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Italy Passport: Author Eloisa James discusses her Florence

Submitted by on July 30, 2010 – 3:00 amOne Comment
Eloisa’s Florence

New York Times bestselling author Eloisa James writes historical romances for HarperCollins Publishers. Her novels have been published to great acclaim. Her novels have repeatedly received starred reviews from Publishers’ Weekly and Library Journal and regularly appear on the best-seller lists.
After graduating from Harvard University, Eloisa got an M.Phil. from Oxford University, a Ph.D. from Yale and eventually became a Shakespeare professor, publishing an academic book with Oxford University Press. 
Currently she is an associate professor and head of the Creative Writing program at Fordham University in New York City. Her “double life” is a source of fascination to the media and her readers. In her professorial guise, she’s written a New York Times op-ed defending romance, as well as articles published everywhere from women’s magazines such as More to writers’ journals such as the Romance Writers’ Report.


I was one of those girls in college who never considered dating foreign guys. They wore fancy sweaters and spoke with accents; I came from a farm in Minnesota, and carefully packed my legwarmers to bring with me. Sometimes I am still shocked to discover that I was tricked out of my comfort zone in a blind date and ended up married to an Italian. My husband is from Florence, Italy, and since we’re both professors, we’ve spent the last fifteen or so summers here.

It doesn’t take long to fall in love with Florence. My best advice is that you throw away the list of must-see museums culled from a shiny guidebook. Florence is a city that is best discovered in its back alleys, savored in its restaurants, and slept through in its afternoons. Save frantic art-collecting for Paris or Rome; treat Florence as if it were a visit to a town you once loved, the town where you fell in love the first time… enjoy it for its beauty, and not for its cultural holdings.

First, walk. Get yourself into the center of town, the centro storico, where no cars (except taxis) are allowed. Just poke about. Stick your nose into a store selling Florentine paper – if you have a scrapbooking habit, you’ll be in heaven. Florence is full of shoes: try some on! Italians don’t expect you to speak Italian – though if you give it a shot, they’ll be startled and happy. Find the San Lorenzo Market; Florentines are famous for their ceramics, their fabrics and their lingerie – and bargaining! Don’t hesitate to strike a deal; it’s expected.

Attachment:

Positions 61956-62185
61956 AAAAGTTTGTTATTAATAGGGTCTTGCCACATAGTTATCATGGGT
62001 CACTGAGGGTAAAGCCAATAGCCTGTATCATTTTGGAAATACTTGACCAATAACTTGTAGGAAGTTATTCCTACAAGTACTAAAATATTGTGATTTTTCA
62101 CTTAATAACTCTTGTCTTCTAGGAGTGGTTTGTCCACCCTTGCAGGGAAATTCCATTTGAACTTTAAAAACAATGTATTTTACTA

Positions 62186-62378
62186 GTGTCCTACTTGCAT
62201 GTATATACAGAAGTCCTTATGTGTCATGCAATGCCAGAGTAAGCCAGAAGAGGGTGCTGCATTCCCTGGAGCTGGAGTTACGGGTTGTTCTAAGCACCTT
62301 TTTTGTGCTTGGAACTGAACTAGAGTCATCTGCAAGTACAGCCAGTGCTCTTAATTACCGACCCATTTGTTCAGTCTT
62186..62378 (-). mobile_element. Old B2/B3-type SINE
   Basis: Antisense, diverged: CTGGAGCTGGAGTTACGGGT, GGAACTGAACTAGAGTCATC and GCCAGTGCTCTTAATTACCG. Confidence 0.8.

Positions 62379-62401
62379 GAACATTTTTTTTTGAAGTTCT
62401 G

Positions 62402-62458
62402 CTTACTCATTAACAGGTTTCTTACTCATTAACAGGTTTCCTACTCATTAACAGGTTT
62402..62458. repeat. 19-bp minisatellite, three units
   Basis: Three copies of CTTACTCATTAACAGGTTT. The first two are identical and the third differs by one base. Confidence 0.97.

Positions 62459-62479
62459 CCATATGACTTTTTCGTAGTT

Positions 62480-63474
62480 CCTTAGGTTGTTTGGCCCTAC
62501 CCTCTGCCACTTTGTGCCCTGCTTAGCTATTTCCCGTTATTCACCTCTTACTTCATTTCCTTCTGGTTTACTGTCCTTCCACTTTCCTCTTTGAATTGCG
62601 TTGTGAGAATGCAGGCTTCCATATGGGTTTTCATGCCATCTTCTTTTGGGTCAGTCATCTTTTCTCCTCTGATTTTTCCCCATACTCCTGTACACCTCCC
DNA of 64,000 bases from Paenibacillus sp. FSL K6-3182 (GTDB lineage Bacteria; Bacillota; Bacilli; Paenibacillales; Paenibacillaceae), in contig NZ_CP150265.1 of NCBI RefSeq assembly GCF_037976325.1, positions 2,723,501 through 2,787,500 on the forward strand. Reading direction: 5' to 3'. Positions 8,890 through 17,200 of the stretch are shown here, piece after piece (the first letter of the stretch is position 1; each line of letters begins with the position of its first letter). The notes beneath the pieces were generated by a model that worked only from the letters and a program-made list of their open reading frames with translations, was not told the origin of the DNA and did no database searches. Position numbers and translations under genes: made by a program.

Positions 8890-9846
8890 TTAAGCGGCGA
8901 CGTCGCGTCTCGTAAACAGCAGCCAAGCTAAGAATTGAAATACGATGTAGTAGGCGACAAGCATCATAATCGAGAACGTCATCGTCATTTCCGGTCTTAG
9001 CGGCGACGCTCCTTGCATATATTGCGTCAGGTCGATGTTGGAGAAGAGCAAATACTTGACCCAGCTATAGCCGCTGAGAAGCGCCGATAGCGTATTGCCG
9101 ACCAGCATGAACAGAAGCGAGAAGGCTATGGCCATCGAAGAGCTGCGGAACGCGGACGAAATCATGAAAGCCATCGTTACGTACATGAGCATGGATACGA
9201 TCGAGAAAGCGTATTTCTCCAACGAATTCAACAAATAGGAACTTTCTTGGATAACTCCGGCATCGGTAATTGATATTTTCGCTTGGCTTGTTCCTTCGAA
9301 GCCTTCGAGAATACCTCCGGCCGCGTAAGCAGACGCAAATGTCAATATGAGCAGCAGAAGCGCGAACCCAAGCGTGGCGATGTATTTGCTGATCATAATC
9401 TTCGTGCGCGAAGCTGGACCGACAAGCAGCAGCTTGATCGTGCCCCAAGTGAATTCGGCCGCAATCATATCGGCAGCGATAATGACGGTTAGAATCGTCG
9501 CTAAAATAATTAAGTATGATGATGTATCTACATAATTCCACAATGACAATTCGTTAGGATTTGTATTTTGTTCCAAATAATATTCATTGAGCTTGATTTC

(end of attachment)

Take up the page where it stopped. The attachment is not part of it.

Second, sit down. Pick one of the big cafes lining a piazza. The Duomo is utterly gorgeous no matter the time of day, so that’s one possibility. Another is Piazza Signoria, where gorgeous statues by Cellini and Michelangelo line the piazza. Why not get your art in a painless fashion?

Third, take a nap. Italians nap in the afternoon so that they can play at night. I can honestly say that it is unusual to find a bad restaurant in Florence. Wander about and enter any small trattoria. Most of them will open up about 7:30 in the evening; afterward, go back to activity number one: walking. The center of Florence fills with musicians, jugglers, salesmen and beautiful people. The merry-go-round in Piazza della Repubblica plays gaily, the prosecco (Italian champagne) flows, and the people dance.
Dance with them!

If you’d like to know more about Eloisa’s Florence, check out the Extras section of her website
If you’d like to hear more about that pivotal blind date, check out the video of Eloisa and her Italian husband;

And finally, if you’d like to read one of Eloisa’s books (and she devoutly hopes you do), A Kiss at Midnight will be published on July 27th. It’s her very own version of Cinderella!

The Dolls would like to thank Eloisa for sharing her Florence experience, and taking the time out of her busy schedule (writing a new book – yay!) to take part in our Italian Passport. 


Noa first fell in love with books when she discovered 100 acre wood and its inhabitants. To this day, the last pages of “The House at Pooh Corner” make her cry. In a good way. From“Calvin and Hobbes” to “The Iliad and the Odyssey” and lets not forget “Martha Stewart’s Cupcakes”. Biographies, mysteries, history books and romances all have a place on her bookshelves. Who needs furniture? This 29 year old singleton’s dream is to invent the zero-calorie chocolate. But until that day arrives, she tries to create sweet confections with whatever chocolate she can find. An MA in conflict studies (need a mediator?) means Noa loves a good debate, especially when she wins. If she were in charge, books would be free for everyone.
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